a performance of Kathakali in Fort Cochin
The pages of my diary feel limp and damp. Fresh towels smell musty. Laundry dries, but only relatively speaking. The Calcutta-acquired Polos are soft and crumbly. We are kept awake by claps of thunder more deafening than any I’ve ever heard. Our movements to and from dinner are delicately gauged to try and avoid the worst of the downpours. My Mac waves the white flag and sacrifices its mouse-click capability, and the cursor develops a life of its own. The local football pitch resembles a lake; the boys play on regardless.
Welcome to the early days of the monsoon in Kerala, or, as our sweet chatty host puts it the next day, the “pilot rains”, the actual monsoon being yet to come, so we’re told. We’re sceptical.
A month later, I was walking down the street in a wet Edinburgh thinking that the Scottish attempt at liquid precipitation really isn’t much to write home about. Call this “rain”? Rain is where you roll up your trousers and wear rock sandals rather than boots because the streets so swiftly resemble rushing torrents that paddling – if not wading – is unavoidable. Rain is where you don a waterproof to cross
even five yards of open ground in the vain hope that, thereby, you will somehow fall a step or two short of full drowned-rat-ness by the time you reach your destination. Rain is where the drops hit the ground so hard they bounce off the already water-logged surface.
But I’m getting ahead of myself. Knowing that we would have nearly three weeks at our disposal after the Bhutan trip, we had wondered where in India to focus our attentions. Late May/early June is not the best time of year for anywhere on the subcontinent. During our first weekend in Delhi, Niti had suggested Kerala. Who were we to argue? I had never been, and had long wanted to explore this lush and tranquil part of the country. Logistics and time-constraints dictated that, from our starting point in Assam, we would probably have fly via both Calcutta and Mumbai to get there, so we took the opportunity to stop off in both cities. (Lorraine, in a month’s worth of time in India, was rapidly clocking up states and sights to an extent I had only achieved after half a dozen trips to this part of the world.) After a few
(my thanks to Lorraine for letting me use this one of her photos)
days in Mumbai – the city where I first fell in love with India (and, oh, the joy of being able to wander around without maps and guidebooks) – we boarded our third flight that week. Destination: Kochi, central Kerala.
The first afternoon, dozy from our pre-dawn start in Mumbai, we meandered through the streets of Fort Cochin, the northwest section of archipelagic Kochi’s most ocean-ward island and the oldest part of the city, one that has seen traders and adventurers for, quite simply, millennia. The Chinese fishing nets off the coast seemed anomalous, until we read that the Chinese had been amongst those early traders. There are churches of every size, shape and colour – Indian Catholicism at its most numerous – and a synagogue down the road in Jew Town, another testament to the variety of peoples who have passed through. Sadly this, now the oldest synagogue in the Commonwealth, is now falling into disuse, with few of the Jews who remained here after the post-1948 exodus to the then newly-formed Israel still alive.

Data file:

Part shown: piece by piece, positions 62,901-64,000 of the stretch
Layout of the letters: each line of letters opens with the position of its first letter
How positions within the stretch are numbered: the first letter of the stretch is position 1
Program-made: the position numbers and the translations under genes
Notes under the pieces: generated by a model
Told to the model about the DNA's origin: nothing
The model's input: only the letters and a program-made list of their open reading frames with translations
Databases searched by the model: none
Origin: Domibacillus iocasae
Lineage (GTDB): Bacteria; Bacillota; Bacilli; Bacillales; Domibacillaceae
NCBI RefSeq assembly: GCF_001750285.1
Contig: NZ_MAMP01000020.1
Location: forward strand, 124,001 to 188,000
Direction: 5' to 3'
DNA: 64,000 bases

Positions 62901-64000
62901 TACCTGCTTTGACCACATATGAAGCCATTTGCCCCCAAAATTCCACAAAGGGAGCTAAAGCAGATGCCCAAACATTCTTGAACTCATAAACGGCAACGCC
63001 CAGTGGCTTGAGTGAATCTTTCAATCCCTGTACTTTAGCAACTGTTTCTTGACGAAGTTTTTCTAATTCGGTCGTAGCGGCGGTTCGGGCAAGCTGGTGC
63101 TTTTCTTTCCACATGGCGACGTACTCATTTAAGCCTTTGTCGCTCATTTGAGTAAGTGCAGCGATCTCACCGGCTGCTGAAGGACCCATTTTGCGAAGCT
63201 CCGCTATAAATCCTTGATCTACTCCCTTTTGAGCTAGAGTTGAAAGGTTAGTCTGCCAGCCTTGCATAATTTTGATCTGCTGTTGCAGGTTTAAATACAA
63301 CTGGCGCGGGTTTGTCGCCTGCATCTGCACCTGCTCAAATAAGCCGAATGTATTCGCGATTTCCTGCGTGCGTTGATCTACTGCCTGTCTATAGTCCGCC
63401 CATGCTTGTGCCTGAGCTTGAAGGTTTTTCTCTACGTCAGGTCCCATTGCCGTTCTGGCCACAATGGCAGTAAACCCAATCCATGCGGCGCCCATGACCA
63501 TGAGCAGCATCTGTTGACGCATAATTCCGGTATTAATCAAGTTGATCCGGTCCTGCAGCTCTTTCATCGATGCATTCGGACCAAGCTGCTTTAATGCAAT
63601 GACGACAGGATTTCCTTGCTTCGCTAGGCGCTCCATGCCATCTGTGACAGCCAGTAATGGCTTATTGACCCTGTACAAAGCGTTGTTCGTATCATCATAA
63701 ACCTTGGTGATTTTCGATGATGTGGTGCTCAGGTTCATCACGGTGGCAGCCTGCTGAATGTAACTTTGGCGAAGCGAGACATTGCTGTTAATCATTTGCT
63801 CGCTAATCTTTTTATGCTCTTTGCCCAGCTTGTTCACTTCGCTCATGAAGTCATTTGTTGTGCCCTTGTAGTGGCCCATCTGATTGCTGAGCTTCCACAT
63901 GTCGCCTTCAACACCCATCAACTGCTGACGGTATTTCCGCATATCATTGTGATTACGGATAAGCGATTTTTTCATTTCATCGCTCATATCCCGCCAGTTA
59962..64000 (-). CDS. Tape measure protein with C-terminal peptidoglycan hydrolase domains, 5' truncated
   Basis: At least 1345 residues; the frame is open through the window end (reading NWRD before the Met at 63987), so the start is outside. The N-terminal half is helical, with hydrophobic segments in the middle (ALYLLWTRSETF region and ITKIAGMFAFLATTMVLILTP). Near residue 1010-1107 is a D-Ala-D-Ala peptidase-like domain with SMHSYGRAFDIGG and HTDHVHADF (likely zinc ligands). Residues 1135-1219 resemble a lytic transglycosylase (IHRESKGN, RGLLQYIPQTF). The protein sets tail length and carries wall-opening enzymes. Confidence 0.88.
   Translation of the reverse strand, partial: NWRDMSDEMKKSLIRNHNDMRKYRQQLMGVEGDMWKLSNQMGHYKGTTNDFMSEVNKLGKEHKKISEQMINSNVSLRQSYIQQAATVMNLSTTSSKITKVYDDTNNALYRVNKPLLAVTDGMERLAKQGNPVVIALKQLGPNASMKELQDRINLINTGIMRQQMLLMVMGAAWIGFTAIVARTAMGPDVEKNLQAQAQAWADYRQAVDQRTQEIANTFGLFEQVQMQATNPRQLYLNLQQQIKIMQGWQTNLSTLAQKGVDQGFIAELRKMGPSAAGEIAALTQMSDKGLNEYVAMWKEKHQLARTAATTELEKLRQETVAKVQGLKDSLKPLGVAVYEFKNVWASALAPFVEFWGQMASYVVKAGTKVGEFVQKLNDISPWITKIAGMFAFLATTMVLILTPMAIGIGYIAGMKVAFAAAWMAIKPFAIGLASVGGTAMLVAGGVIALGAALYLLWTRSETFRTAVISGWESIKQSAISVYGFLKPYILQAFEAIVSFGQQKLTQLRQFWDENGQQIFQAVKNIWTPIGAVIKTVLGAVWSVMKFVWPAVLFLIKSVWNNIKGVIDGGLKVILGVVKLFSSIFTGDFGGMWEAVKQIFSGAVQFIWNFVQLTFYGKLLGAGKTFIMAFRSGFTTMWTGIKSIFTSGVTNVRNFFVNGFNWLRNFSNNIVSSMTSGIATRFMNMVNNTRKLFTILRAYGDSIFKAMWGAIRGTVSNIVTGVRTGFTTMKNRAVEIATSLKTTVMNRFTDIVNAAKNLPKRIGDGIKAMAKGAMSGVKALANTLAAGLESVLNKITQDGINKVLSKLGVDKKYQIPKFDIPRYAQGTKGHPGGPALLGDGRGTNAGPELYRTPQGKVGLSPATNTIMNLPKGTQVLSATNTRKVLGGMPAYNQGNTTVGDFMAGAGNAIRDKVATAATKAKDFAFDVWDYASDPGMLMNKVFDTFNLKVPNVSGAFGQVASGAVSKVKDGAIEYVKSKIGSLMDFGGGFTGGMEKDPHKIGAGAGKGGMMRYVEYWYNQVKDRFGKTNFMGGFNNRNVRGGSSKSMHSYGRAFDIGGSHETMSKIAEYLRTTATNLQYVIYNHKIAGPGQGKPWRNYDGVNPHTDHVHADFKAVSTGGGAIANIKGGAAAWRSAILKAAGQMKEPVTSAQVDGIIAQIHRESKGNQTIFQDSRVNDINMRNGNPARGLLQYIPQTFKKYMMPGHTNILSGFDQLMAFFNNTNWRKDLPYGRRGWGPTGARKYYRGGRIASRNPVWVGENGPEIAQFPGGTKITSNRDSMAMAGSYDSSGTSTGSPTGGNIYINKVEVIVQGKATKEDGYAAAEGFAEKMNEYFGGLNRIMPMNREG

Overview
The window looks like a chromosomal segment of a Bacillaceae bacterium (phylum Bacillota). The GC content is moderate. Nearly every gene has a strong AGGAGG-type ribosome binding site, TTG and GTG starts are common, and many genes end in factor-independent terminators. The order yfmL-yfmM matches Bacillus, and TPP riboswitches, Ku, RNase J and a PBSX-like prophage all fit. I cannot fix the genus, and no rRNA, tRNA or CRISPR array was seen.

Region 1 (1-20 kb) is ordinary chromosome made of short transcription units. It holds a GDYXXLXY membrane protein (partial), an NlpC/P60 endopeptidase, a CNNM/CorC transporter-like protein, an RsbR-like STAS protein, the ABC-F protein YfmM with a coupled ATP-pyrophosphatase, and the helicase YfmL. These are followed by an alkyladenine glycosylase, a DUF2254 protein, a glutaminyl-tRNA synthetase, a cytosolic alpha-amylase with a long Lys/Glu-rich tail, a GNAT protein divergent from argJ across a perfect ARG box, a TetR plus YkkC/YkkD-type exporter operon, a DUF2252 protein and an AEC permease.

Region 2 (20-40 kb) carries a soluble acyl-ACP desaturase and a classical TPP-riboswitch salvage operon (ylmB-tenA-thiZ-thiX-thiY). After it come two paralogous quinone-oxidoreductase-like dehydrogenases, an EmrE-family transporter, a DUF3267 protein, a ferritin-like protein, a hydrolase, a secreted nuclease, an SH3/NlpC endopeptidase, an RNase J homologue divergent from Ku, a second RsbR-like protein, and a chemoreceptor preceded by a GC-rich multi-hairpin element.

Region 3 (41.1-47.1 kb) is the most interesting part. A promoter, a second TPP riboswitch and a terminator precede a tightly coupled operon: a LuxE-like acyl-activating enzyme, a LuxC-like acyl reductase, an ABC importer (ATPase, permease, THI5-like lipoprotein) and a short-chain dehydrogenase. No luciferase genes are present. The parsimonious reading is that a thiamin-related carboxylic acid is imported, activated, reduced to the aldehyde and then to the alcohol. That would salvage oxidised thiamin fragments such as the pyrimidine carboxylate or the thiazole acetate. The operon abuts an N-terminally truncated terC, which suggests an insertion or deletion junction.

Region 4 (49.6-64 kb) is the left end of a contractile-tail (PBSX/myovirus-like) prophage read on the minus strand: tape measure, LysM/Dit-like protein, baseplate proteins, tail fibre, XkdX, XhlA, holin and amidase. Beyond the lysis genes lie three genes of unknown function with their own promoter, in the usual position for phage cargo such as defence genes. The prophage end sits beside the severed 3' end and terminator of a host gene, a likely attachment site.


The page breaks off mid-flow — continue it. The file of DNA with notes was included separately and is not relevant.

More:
That evening we were treated to an unexpectedly private demonstration of the incredible skills of Kerala’s Kathakali actor-dancers. The daily performance of
this classical art form was unusually deserted, so one of the actors multitasked his intensive make-up application and chatted with us about where we were from and his time teaching dance in the UK. Kathakali make-up is so time-consuming and complex to apply that the actors do so on stage as part of the show while the singer/narrator explains their methods and materials to the audience. Natural powders are applied in layer after layer by the actors themselves, but the “noble male character” needs help creating his stylistic white beard, so an assistant comes on stage and carefully cuts and moulds and fixes into place rows of cardboard to curious but impressive effect.
Even the hour or so that the actors spent applying their make-up in front of us was not long enough to transform two slightly plump Indian men into their fabulous mythical characters. They left the stage to complete the process and don their spectacular costumes while the musicians and singer/narrator demonstrated the kind of music that would accompany the performance, a hypnotic – and, at times, deafening – beat carried by two drummers with the singer’s eerie vocals. Then one of the actors came back to
synchronised make-up application
preparing for the Kathakali performance
illustrate Kathakali’s startling techniques and stylised emotions, all communicated through exaggerated facial and hand movements. To the beat of a drum, he flicked his eyes left and right and up and down faster and faster (our eyes watered just looking at him); his hands mimed and acted specific emotions so fluidly and delicately it was as if they were independent of the rest of his body. I have admired the hand movements in other forms of classical dance in India and southeast Asia, but this was something entirely different. Truly, his hands danced. At one point, they enacted a bee being lured into a flower and the effect was so graphic that we could almost see the insect’s wings beating.